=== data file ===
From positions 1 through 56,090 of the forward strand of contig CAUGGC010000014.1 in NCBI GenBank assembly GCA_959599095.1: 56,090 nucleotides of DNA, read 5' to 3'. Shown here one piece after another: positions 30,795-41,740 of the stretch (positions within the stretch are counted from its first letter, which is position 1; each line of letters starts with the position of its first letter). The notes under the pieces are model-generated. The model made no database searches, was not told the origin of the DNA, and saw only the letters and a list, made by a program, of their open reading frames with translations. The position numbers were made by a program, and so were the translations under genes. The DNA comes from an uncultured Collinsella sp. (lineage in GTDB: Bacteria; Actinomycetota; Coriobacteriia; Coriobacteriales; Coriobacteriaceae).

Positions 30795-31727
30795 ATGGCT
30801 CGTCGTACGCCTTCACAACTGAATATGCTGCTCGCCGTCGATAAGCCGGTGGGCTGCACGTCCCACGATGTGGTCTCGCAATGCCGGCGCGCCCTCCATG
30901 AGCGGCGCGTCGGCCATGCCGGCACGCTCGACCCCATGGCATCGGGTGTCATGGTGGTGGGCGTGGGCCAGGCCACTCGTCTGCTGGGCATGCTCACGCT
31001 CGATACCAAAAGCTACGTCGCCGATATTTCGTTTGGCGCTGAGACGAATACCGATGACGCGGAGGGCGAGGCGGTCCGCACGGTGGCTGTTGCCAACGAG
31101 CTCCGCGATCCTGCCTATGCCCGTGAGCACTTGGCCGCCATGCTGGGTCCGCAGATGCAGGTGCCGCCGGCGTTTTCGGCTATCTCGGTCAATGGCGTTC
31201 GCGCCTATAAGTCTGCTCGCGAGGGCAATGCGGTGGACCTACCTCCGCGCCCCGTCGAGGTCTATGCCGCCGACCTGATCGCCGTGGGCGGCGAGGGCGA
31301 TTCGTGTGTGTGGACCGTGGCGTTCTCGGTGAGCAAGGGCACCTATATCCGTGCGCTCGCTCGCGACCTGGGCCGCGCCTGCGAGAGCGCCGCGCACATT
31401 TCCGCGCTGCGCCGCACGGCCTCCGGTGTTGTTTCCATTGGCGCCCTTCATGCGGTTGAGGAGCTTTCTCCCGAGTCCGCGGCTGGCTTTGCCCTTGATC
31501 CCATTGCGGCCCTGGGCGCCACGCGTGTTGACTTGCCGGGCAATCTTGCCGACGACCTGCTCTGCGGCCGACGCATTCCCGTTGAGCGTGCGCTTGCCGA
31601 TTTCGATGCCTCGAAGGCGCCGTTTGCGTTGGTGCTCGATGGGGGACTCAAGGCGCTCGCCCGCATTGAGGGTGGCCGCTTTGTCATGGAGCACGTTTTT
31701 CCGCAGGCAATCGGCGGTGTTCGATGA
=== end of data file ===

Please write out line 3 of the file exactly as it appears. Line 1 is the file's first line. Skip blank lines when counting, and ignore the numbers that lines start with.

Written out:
30795 ATGGCT